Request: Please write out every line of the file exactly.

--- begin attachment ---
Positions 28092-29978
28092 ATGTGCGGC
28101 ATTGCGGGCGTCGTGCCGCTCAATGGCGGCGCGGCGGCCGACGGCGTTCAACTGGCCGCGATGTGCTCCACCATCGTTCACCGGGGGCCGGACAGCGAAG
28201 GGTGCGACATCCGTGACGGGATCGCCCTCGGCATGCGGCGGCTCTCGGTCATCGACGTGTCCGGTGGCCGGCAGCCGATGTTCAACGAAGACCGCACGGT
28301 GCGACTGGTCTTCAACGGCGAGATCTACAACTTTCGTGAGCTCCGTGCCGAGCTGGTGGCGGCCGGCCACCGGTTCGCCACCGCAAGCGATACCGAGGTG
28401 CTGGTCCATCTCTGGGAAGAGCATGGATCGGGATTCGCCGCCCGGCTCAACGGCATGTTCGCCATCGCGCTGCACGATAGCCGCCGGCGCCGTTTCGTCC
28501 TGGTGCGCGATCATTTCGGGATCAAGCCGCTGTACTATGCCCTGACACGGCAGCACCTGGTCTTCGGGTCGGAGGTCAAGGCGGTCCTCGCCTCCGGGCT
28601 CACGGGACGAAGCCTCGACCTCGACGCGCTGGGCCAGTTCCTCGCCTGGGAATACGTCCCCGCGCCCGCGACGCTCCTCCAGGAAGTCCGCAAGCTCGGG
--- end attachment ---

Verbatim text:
Positions 28092-29978
28092 ATGTGCGGC
28101 ATTGCGGGCGTCGTGCCGCTCAATGGCGGCGCGGCGGCCGACGGCGTTCAACTGGCCGCGATGTGCTCCACCATCGTTCACCGGGGGCCGGACAGCGAAG
28201 GGTGCGACATCCGTGACGGGATCGCCCTCGGCATGCGGCGGCTCTCGGTCATCGACGTGTCCGGTGGCCGGCAGCCGATGTTCAACGAAGACCGCACGGT
28301 GCGACTGGTCTTCAACGGCGAGATCTACAACTTTCGTGAGCTCCGTGCCGAGCTGGTGGCGGCCGGCCACCGGTTCGCCACCGCAAGCGATACCGAGGTG
28401 CTGGTCCATCTCTGGGAAGAGCATGGATCGGGATTCGCCGCCCGGCTCAACGGCATGTTCGCCATCGCGCTGCACGATAGCCGCCGGCGCCGTTTCGTCC
28501 TGGTGCGCGATCATTTCGGGATCAAGCCGCTGTACTATGCCCTGACACGGCAGCACCTGGTCTTCGGGTCGGAGGTCAAGGCGGTCCTCGCCTCCGGGCT
28601 CACGGGACGAAGCCTCGACCTCGACGCGCTGGGCCAGTTCCTCGCCTGGGAATACGTCCCCGCGCCCGCGACGCTCCTCCAGGAAGTCCGCAAGCTCGGG